In terms of derivatives and financial markets many instruments such as greek goverment CDS (Credit Default Swaps - essentially a contract where one side pays the other if greece defaults by a certain time) would be triggered or affected by a default.

So to answer your question - in addition to the holders of the actual debt described above by other commentators - a lot of people would 'pay for it' while the owners of CDSs would benefit.

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Two additional issues that are not clear in the other answers:

A) In theory, it is those that have given credit to a bad borrower that will pay the cost of that mistake. A bank always has a list of loans that it cannot recover, and are losses. In this case, that would be the private banks that originally lent money to Greece. However, the way we have organized our banking systems, a big hit to a bank leads to a financial crisis unless the bank is rescued. In this case, that means that although it seems that a lot of the burden would fall on private investors/ banks, in the end its is often the public sector and therefore the regular citizens of a country that end up paying for the default.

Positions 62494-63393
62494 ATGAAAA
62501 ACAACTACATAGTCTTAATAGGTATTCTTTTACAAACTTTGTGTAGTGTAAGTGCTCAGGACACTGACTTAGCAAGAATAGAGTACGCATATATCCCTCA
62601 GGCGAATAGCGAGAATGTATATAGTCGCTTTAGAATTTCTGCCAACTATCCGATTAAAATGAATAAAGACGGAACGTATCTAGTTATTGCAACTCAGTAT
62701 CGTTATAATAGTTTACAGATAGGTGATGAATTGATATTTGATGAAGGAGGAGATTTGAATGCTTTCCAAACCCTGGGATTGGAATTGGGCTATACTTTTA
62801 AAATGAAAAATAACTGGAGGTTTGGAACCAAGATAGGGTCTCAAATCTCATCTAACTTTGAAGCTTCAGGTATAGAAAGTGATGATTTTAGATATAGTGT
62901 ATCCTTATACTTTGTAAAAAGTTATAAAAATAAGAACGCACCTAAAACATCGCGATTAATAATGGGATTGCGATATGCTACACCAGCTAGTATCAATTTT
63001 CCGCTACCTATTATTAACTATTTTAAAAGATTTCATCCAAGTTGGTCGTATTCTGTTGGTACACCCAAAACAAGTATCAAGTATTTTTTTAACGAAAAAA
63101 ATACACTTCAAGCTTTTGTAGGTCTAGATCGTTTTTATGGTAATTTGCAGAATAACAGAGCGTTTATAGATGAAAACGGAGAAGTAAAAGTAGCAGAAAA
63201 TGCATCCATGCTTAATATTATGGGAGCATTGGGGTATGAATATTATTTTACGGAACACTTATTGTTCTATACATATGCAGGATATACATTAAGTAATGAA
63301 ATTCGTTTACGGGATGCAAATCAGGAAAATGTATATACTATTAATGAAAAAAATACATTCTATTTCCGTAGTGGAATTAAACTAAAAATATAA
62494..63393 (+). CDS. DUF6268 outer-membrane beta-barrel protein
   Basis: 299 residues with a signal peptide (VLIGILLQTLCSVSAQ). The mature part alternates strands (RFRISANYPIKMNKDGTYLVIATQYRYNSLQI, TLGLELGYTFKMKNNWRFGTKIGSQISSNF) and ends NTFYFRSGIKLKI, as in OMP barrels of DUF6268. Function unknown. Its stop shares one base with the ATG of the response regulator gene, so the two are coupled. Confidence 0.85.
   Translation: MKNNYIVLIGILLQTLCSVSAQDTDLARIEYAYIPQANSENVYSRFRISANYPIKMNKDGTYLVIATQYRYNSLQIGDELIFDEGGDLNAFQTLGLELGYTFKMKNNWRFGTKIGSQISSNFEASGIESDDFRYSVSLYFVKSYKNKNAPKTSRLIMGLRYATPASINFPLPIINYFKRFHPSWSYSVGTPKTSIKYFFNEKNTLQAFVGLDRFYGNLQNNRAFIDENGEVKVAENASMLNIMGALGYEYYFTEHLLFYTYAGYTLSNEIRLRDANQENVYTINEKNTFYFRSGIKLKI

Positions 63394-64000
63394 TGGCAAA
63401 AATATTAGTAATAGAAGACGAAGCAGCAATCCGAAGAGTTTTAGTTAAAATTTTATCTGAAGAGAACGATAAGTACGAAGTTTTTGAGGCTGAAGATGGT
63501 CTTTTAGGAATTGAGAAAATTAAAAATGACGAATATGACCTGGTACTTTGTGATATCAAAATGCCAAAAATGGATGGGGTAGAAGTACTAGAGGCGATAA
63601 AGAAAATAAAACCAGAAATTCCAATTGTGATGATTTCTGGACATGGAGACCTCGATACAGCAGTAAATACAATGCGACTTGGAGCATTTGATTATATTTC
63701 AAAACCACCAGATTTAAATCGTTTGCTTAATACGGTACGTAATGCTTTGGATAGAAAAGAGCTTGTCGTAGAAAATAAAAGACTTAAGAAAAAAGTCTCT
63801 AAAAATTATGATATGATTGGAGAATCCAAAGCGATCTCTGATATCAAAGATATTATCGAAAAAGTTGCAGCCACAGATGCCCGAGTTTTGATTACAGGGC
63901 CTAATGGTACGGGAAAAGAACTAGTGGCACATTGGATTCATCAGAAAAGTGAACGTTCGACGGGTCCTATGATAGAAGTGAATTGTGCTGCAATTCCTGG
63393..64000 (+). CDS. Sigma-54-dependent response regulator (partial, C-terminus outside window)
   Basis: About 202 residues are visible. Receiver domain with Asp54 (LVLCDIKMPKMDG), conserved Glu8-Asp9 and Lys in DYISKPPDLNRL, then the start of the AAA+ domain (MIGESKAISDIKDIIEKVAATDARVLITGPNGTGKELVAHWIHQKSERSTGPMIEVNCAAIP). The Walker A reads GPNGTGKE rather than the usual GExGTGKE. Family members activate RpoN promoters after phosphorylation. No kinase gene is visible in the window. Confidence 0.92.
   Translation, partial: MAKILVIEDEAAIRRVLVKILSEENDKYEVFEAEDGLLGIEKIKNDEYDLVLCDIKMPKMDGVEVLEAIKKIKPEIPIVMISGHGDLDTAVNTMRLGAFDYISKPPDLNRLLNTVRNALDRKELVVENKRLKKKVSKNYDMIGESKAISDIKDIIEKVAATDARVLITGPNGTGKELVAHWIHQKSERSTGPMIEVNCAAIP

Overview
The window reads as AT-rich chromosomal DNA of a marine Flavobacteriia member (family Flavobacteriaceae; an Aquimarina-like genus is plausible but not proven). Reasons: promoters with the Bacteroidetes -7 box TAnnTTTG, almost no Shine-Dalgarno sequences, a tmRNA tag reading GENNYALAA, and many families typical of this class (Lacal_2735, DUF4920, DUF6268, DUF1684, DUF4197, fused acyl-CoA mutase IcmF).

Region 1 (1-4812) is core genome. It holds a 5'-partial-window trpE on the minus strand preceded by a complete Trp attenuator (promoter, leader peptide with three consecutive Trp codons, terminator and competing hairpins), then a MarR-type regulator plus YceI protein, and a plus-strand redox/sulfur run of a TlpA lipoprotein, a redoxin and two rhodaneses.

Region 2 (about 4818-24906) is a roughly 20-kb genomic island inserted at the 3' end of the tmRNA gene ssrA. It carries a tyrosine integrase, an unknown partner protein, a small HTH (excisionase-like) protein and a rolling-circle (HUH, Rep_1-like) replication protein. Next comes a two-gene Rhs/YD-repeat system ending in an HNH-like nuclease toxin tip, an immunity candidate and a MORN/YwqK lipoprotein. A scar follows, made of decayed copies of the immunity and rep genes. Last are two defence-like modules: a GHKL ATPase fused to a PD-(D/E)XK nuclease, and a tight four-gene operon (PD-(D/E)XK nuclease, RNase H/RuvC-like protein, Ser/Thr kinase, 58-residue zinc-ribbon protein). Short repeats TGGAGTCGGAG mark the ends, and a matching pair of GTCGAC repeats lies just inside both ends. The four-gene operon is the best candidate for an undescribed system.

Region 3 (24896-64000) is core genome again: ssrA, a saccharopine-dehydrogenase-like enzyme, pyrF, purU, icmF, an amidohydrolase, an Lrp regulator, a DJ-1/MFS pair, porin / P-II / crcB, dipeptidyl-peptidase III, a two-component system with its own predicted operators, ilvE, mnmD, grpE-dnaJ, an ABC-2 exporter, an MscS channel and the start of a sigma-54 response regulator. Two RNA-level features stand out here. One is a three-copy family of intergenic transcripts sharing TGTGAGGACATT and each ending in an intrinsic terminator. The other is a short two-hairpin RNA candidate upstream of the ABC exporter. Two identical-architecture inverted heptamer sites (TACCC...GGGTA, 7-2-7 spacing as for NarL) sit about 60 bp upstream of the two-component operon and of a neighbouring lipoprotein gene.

B) In these cases, the issue of 'debt seniority' is important. Often the IMF will only lend if its debt is senior to all the others. This means that in many cases not all the debt is equally risky and a default would hit private lenders before it hits sovereign lenders and then finally 'IFI' lenders (IMF, WB,etc).

C) A potential part of the solution is the bail-in as in Cyprus, in which large bank deposit accounts were reduced with a 'levy' of around 40% on any money above a 100,000 level...